By Julie Gagnon Prior
Some folks call me a “pack-rat.” I personally prefer the term “sentimentalist.” I tend to hold on to items that have meaning to me. Most often this doesn’t create an issue because the items are small and fit on a dresser or a shelf. However, this isn’t the case with my 2003 Honda Odyssey.
At the time I was looking for a vehicle, I had two small children, and their safety was the most important factor. Because I wasn’t rolling in money, quality, maintenance, longevity and other attributes were critical. To research, I purchased three publications that reviewed/rated used vehicles. I created an extensive Excel spreadsheet that had columns for each criterion, and values (from the resources) were entered accordingly. Using that data and a little bit of math, I determined that the highest scoring van was the 2003 Honda Odyssey.
When I purchased the van, it had 40,000 miles on it. It now has almost 270,000 miles and is very tired and just wants to rest.
It really makes me sad though. This van has been such a huge part of so much of so many lives. Can’t I keep it forever?
She carried my children to daycare, doctor appointments, school, and family events.
She was the one who patiently endured my kids learning to drive.
As they got older, I am sure she was squealing with enjoyment when they learned how to do donuts (backwards because of the front wheel drive), practice sliding in snowy parking lots and going places not meant for a van — while we pretended she was a Jeep.
The seats came out easily, and we learned just how much you could fit in a van. Once when transporting a dirt bike in the van, the bike tipped over. I hadn’t shut off the fuel, so the carpet became soaked and had to be removed. She never complained about that.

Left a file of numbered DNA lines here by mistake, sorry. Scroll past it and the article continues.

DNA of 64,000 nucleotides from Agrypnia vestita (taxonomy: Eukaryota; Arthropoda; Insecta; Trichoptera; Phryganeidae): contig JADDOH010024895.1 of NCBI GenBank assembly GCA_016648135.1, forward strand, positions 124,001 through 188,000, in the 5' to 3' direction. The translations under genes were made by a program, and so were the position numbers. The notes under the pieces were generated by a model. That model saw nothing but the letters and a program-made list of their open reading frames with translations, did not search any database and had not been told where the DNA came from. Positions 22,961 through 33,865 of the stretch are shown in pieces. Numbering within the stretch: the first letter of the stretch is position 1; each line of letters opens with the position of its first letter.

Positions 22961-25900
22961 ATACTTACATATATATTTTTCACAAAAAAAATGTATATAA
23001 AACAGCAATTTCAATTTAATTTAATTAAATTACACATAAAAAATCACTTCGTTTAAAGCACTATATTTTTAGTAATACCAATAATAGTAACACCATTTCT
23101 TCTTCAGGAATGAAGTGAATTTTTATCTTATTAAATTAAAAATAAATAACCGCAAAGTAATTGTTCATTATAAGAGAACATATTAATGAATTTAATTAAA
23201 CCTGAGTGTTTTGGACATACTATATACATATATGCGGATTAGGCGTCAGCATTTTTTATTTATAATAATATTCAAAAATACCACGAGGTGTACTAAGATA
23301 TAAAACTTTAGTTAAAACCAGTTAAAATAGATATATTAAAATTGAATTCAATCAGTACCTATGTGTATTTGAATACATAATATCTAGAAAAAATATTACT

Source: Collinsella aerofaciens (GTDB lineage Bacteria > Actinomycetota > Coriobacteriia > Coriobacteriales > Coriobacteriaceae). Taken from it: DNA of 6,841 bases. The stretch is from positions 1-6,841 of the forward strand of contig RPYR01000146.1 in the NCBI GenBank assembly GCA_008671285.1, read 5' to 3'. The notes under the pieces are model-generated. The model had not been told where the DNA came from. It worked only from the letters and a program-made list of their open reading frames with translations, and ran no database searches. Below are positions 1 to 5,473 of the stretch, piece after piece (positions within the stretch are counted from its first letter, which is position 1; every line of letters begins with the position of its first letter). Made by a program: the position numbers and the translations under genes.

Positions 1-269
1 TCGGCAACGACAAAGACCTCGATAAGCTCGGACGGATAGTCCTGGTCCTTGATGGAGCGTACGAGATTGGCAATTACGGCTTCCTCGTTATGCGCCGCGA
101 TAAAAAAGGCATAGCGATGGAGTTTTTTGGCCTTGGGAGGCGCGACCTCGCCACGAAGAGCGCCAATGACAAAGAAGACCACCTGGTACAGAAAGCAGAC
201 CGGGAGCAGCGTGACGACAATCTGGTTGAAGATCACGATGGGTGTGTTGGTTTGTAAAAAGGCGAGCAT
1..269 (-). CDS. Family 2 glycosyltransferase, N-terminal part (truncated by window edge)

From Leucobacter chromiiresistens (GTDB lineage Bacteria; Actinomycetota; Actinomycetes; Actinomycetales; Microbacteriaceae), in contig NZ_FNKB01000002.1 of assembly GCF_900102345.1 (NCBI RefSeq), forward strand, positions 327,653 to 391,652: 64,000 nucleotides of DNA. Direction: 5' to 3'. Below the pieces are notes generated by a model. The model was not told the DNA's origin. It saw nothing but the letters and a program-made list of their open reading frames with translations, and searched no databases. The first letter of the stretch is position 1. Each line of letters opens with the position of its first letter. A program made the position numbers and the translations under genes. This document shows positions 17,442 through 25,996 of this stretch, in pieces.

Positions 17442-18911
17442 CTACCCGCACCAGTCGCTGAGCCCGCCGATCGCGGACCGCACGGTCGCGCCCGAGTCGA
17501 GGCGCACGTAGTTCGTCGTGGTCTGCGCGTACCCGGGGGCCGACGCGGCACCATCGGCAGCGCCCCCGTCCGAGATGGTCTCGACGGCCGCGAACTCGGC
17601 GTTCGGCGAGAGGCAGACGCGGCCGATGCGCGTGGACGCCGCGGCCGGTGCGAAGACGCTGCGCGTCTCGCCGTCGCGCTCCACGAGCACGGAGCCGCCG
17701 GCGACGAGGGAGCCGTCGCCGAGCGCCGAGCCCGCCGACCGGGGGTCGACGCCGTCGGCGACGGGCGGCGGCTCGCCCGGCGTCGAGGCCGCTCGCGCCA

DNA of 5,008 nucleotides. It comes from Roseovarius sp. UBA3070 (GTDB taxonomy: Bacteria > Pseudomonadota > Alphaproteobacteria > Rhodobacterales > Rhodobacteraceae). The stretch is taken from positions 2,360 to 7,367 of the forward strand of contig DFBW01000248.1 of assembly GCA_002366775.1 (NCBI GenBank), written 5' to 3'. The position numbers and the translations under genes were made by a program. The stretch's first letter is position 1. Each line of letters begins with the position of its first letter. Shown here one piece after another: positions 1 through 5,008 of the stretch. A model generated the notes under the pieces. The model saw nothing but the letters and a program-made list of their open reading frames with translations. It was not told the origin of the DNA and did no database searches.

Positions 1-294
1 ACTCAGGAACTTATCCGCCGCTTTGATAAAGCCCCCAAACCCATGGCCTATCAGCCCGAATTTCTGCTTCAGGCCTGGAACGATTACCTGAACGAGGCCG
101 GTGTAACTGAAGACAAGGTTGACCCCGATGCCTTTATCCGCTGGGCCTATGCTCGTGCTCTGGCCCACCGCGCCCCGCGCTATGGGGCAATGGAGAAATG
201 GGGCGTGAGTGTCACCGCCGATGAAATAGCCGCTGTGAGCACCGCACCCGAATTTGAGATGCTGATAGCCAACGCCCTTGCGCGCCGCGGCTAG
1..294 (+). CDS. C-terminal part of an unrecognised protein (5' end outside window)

She carried several whitewater kayaks and stinky gear back and forth from Massachusetts to Ottawa. Put the seats back in, and she’d carry friends to Montreal or the Penobscot river in Maine. Most recently she carries a plethora of tools, a sleeping bag and pillows, and lots of doggies around the Islands.
On the dash, it says 270,000 miles. But that number is so minuscule in the life mileage that she has traveled for me, my family and friends.
She actually... yes my van, is a very dear friend.
Last week I began facing the fact that I need to find a stronger, younger friend to carry my tools and all. When I heard about a decent pickup truck in Alburgh for $1,200, I made plans to go the next day to check it out.
As I drove to the location, it occurred to me that the area was familiar. I was particularly tickled as I drove by a friend’s marina shop, a friend I hadn’t seen for a couple years. Planning to stop by on my way back through, I continued down the road but wasn’t seeing the pickup. I was told it was parked by the road with a “for sale” sign on it. Eventually I stopped at a house where I saw some men tinkering in a garage. I asked them about the pickup, and they told me that it belonged to their neighbor across the road. Looking closer, I saw the pickup was parked by the house and not by the road. Still planning to go knock on the door to inquire, I asked the guys if they knew Roger, the owner of the marina. They laughed as they said yes and then shared that the pickup truck was his daughter-in-law’s. I had to chuckle as I marveled at the fate of the situation.